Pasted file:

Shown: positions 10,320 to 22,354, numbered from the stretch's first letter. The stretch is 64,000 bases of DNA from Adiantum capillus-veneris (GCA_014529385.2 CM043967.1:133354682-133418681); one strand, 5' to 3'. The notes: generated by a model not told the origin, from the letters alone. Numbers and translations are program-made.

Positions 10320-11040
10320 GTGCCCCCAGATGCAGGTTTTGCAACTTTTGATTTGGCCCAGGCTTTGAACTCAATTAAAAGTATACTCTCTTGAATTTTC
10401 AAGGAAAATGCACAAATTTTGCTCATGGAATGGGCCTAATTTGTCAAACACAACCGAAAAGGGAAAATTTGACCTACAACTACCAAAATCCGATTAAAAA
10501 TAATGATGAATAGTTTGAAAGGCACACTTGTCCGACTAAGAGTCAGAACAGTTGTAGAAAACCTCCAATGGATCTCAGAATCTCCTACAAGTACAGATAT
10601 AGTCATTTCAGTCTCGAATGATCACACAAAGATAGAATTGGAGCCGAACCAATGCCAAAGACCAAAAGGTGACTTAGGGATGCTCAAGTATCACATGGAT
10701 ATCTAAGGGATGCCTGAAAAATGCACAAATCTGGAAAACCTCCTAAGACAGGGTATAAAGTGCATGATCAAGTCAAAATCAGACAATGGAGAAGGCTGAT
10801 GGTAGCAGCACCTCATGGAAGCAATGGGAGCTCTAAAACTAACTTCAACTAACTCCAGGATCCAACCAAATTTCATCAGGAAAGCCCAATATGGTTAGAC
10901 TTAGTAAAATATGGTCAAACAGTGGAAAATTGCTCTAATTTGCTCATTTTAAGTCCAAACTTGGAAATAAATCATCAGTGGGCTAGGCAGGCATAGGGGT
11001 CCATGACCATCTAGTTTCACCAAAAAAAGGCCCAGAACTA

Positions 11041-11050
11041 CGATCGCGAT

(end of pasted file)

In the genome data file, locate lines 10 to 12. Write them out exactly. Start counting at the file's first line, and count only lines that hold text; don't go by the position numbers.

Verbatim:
11001 CCATGACCATCTAGTTTCACCAAAAAAAGGCCCAGAACTA

Positions 11041-11050
11041 CGATCGCGAT